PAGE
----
Tuesday, December 19, 2006

I am the girl you know, I lie and lie and lie

As a longtime fan, I was expecting to come away from the VH1 special The Return of Courtney Love relieved at how far she's come since rehab and eager to hear new material. But by the time it was over, I was frustrated and pissed at her.

Courtney may be off the crack but I don't believe for one second she's clean. By her own admission she's overusing prescription drugs. (I bet the makers of Abilify are thrilled to have her for their poster girl.) Rarely during an hour of interview segments did her affect approximate sobriety. The constant squirming, rocking and slurring were difficult to watch, to say nothing of her pass-out-and-fall-in-the-floor moment. The near-incoherent exchanges with Billy Corgan and Carrie Fisher (God, is Carrie her sponsor?) made me wonder how any sane, stable person could stay friends with her.

Most of all I felt sorry for Frances, her thirteen year old daughter. Frances never had a normal upbringing at the best of times but Courtney really put her through hell the last three years. Her extreme drug binges and suicide attempt resulted in Frances being removed from her custody. Courtney just cashed in twenty-five percent of the Nirvana catalog because she blew through $20 million in her crazy addict haze. Let's take a moment to let that sink in: she blew twenty million dollars. That makes the subtext ("Won't you please buy Courtney's new album and help keep her off the streets?") of this hour-long infomercial for How Dirty Girls Get Clean a bit hard to stomach. So did the tour of her ridiculously opulent home.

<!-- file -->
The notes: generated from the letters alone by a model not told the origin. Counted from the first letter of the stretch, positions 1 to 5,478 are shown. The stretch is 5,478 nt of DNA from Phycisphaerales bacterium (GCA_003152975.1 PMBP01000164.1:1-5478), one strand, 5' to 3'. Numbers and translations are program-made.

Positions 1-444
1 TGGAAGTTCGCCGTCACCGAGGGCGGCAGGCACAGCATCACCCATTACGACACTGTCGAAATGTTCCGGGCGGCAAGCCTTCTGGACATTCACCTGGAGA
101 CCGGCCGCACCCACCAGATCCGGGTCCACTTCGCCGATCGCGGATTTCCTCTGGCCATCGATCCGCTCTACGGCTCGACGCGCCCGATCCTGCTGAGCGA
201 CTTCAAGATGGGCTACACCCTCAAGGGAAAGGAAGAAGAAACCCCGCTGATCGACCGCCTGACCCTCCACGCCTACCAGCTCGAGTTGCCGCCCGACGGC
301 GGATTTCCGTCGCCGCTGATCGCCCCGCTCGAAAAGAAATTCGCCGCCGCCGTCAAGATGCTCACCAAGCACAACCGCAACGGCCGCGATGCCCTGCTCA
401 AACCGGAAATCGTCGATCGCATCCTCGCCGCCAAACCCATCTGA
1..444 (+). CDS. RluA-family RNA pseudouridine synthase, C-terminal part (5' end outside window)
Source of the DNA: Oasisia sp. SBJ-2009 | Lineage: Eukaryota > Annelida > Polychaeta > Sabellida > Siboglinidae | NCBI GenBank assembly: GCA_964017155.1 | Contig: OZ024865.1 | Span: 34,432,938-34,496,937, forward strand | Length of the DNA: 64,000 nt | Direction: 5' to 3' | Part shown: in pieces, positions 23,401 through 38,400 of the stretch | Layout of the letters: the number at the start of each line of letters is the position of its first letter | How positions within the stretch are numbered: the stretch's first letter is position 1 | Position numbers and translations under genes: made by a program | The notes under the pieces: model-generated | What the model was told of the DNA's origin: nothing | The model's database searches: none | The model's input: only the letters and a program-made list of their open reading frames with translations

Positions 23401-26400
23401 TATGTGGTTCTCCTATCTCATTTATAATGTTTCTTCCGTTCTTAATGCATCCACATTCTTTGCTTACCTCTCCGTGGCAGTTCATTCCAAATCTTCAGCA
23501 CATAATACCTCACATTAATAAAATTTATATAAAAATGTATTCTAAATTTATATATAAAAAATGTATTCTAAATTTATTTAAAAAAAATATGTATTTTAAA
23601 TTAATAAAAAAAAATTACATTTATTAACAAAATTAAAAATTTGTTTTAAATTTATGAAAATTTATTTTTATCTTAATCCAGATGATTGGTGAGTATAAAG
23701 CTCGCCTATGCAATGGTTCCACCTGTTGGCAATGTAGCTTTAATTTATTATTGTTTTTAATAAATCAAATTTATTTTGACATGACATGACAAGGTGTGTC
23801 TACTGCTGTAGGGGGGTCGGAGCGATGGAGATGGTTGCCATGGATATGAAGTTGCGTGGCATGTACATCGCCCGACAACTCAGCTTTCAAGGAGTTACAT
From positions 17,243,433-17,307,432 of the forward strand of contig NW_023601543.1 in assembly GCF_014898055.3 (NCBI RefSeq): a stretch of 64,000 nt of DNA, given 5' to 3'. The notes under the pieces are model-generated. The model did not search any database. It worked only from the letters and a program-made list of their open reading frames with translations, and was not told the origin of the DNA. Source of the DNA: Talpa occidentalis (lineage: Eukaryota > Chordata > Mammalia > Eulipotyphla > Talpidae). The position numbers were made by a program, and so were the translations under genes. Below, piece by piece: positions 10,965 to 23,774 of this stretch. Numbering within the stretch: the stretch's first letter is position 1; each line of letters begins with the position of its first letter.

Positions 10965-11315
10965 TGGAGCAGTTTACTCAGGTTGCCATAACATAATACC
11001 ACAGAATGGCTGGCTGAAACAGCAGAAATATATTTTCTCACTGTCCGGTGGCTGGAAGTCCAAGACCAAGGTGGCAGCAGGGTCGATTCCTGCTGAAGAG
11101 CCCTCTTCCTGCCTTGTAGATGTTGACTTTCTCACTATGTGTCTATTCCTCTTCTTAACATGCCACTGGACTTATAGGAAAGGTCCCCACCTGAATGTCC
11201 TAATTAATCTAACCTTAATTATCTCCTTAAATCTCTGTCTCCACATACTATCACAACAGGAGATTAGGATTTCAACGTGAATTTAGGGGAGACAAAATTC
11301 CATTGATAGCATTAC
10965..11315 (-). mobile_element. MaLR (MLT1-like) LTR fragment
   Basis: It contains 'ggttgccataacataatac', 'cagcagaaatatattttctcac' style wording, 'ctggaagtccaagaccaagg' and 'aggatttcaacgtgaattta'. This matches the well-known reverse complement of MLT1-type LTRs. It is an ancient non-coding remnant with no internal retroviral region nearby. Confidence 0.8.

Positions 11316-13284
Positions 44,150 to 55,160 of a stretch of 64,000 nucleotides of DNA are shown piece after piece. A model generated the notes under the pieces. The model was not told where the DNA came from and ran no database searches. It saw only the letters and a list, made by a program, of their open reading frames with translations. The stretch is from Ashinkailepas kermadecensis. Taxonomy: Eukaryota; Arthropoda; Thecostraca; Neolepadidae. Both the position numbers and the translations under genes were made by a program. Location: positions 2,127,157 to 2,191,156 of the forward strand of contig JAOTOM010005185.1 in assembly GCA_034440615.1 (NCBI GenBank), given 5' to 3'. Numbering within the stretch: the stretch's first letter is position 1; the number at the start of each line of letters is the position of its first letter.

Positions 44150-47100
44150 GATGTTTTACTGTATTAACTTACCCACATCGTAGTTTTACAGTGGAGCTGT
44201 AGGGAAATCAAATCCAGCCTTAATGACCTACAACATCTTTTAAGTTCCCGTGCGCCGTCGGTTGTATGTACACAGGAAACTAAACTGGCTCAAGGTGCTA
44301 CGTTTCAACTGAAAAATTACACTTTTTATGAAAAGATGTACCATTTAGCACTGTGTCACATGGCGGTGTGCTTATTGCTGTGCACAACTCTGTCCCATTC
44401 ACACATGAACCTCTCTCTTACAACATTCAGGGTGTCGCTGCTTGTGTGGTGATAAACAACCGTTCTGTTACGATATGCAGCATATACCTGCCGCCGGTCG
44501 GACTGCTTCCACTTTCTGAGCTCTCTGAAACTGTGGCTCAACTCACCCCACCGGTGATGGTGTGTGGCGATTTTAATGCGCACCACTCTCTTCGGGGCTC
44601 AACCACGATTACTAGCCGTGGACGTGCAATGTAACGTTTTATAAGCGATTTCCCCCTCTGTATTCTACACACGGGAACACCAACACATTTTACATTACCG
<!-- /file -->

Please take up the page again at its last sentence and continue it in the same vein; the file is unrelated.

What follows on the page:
At first I thought Courtney was having a moment of self-awareness when she said, "I'm just glad to not be a professional widow," acknowledging the moniker bestowed on her by the scathing Tori Amos song. But then I hit the six-seconds-back button on my TiVo remote a couple of times and realized she was saying that to justify selling off a quarter of her daughter's legacy. The scene where she trotted out the coat Kurt killed himself in was so exploitative I had to look away from the screen. That will stay with me a long time. There is truly nothing she won't sell.

Courtney left her indelible stamp on rock music and on my life. Pretty on the Inside turned me on to many great riot grrl groups, Live Through This was the most played disc in my collection for at least five years, and Celebrity Skin had at least one devastatingly great song. Maybe she has another great album in her, maybe not. I'll always love Courtney, the artist. But I'm finally beginning to tire of Courtney, the personality. Sometimes addicts just don't get better, and watching her spiral downward with an innocent kid in tow is not my idea of entertainment.